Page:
Source: Chez Alice;
Translated: for marxists.org by Mitchell Abidor.
Though France never knew armed groups on the scale of the Red Brigades or the German Red Army Fraction, in the mid-70’s, as the Maoist movement is France was disintegrating, small armed groups grew from the ashes of organizations like the Gauche Prolétarienne, which had dissolved itself in 1973. Among them were the “Noyaux armés pour l’autonomie populaire,” (Armed Nuclei for Popular Autonomy). The group carried out two actions of note: the booby-trapping of 119 cars at the Renault plant at Flins, and, more spectacularly, the assassination of Jean-Antoine Tramoni on March 23, 1977. Tramoni was the security guard at the Renault-Flins factory who, on February 25, 1972 had shot down, in cold blood, the Maoist militant Pierre Overney during a demonstration at the factory. Immediately after the murder, and in response to it, an armed commando of the GP, the Nouvelle Résistance Populaire, had kidnapped a Renault manager. Tramoni served only a short prison sentence, which the Maoists felt was criminally unjust. Five years after the killing of their comrade, the NAPAP decided to render their own version of justice.
Though the victim of several police roundups, the NAPAP was able to continue to carry out actions until the fall of 1977, by which time the entire leadership and most of its members had been imprisoned. Armed Maoism was dead France, and Maoism itself died soon thereafter.
WHO ARE WE?
We have nothing more to do with the label “Maoist” that the press so conveniently stuck on us.
If it’s true that former Maoists belong to the NAPAP, it wasn’t only after the liquidation of the Gauche Prolétarienne and Vive la Révolution that we were formed.
In addition, the strategic elements of our practice aren’t based on a theory of armed struggle as an end in itself.
The departure point of our practice is the balance sheet of gauchisme in general since ‘68, and on a precise reading of the revolutionary struggle across capitalist Europe.
Gauchisme since ‘68 is, above all, an accepting of flagrant failure at the strategic level, i.e., in the face of the objective number one that motivates its existence: destroying this rotten society and contributing to the construction of another,
And yet, this failure doesn’t extend to all of Europe.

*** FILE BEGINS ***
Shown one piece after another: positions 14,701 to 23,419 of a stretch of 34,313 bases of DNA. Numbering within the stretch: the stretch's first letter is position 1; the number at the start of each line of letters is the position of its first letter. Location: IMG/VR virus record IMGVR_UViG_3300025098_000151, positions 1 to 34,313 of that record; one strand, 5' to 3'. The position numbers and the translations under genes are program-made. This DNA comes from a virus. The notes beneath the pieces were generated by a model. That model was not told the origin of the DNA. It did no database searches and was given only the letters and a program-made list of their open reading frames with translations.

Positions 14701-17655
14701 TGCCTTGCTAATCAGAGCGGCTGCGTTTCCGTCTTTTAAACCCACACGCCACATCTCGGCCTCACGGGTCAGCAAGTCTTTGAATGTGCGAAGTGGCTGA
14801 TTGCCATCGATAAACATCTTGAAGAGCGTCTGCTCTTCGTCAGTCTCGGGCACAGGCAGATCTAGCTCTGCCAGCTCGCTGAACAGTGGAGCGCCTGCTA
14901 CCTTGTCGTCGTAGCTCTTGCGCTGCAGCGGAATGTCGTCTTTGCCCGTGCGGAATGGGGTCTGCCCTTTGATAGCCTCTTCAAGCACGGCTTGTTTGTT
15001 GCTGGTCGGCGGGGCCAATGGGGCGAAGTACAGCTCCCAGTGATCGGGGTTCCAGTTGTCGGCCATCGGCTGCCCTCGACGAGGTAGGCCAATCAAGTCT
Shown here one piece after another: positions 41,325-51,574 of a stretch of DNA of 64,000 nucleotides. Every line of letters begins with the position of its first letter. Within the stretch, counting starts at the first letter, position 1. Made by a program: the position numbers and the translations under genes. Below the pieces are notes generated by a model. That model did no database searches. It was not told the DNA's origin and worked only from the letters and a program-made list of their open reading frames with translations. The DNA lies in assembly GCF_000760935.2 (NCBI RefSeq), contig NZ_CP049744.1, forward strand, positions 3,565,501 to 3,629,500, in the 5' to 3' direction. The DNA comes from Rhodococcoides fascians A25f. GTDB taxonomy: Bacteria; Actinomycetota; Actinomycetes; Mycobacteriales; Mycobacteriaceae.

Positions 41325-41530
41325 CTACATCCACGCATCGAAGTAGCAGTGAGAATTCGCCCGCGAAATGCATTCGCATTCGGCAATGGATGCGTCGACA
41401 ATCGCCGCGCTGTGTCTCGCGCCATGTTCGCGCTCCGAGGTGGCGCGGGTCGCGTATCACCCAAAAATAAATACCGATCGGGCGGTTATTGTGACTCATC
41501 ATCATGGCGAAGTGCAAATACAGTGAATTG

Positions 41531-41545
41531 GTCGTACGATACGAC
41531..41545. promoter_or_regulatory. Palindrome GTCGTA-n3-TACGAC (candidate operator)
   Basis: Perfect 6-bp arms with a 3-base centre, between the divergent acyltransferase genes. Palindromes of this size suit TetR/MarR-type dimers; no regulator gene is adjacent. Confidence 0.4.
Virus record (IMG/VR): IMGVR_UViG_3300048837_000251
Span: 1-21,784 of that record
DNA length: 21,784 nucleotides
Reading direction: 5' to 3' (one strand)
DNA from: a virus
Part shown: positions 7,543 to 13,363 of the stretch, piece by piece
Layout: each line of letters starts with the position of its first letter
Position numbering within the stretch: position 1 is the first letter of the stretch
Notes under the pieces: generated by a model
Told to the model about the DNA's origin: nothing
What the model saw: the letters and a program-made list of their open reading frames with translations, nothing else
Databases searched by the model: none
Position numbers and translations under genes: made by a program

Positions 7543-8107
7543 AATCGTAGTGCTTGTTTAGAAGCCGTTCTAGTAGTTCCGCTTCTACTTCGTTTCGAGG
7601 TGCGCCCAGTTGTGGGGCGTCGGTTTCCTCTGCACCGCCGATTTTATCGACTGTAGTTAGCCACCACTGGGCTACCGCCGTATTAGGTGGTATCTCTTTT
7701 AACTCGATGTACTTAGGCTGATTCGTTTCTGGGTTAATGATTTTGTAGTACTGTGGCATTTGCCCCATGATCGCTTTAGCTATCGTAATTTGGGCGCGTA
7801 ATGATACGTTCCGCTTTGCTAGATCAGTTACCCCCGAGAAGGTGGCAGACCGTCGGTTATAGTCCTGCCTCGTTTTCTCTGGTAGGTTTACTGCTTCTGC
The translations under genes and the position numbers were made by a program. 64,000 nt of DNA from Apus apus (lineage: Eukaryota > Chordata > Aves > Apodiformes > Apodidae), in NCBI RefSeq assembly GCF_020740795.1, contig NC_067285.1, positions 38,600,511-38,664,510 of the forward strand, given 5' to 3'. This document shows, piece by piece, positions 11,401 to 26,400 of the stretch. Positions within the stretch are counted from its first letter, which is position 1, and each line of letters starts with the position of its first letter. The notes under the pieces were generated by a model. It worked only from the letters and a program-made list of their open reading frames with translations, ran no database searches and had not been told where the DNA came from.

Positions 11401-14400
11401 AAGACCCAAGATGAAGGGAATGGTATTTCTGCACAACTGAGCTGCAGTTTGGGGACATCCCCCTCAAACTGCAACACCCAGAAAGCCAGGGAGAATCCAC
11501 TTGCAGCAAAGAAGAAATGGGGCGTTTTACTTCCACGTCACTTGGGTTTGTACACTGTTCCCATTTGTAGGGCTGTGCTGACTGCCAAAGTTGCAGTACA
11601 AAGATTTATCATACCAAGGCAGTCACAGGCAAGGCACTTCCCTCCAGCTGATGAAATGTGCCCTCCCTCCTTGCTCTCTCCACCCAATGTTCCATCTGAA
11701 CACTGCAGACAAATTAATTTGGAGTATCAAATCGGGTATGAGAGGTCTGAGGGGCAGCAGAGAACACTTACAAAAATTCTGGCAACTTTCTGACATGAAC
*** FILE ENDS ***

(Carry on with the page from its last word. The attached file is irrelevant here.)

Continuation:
When we compare the revolutionary situations in France and Italy in the same period (and this despite the obvious differences in context) we note that: on one side French gauchistes drowned themselves in countless sterile ideological quarrels; on the other side of the Alps, on the other hand, there has developed within a certain extreme left a militant experience rich in strategic teachings. For the first time, within European gauchisme, the need for a true anti-capitalist strategy carried the day over he classical ideological blah-blah.
Thus, the “strategy of the P.38” is better understood in its finality by the dual historic defeat of the PCI (with the wildcat strikes, the anti-historical compromise of the fall of ‘76 and the sacking of the Italian Séguy, lama of the University of Rome by the students) than by the simplistic shortcut of hard-line/not hard line, violent/non-violent). This reference to Italy is not for us a second trap of the “Great Helmsman” variety, the way China played the role here between ‘66-’72.
What we find striking and interesting in the Italian example are the real victories of the popular revolutionary forces in their way of thinking, acting, but also living in 1977. Far from falling into the traps of the closed group or ultra-coolness, these popular forces have set up in fifteen years a dynamic whose direction falls to the people themselves (and not to party or groupuscule bureaucrats). In France, the reign of the groupuscules from 1966 – 1977 contributed to breaking up any role for the PS/PCF in the mass struggles.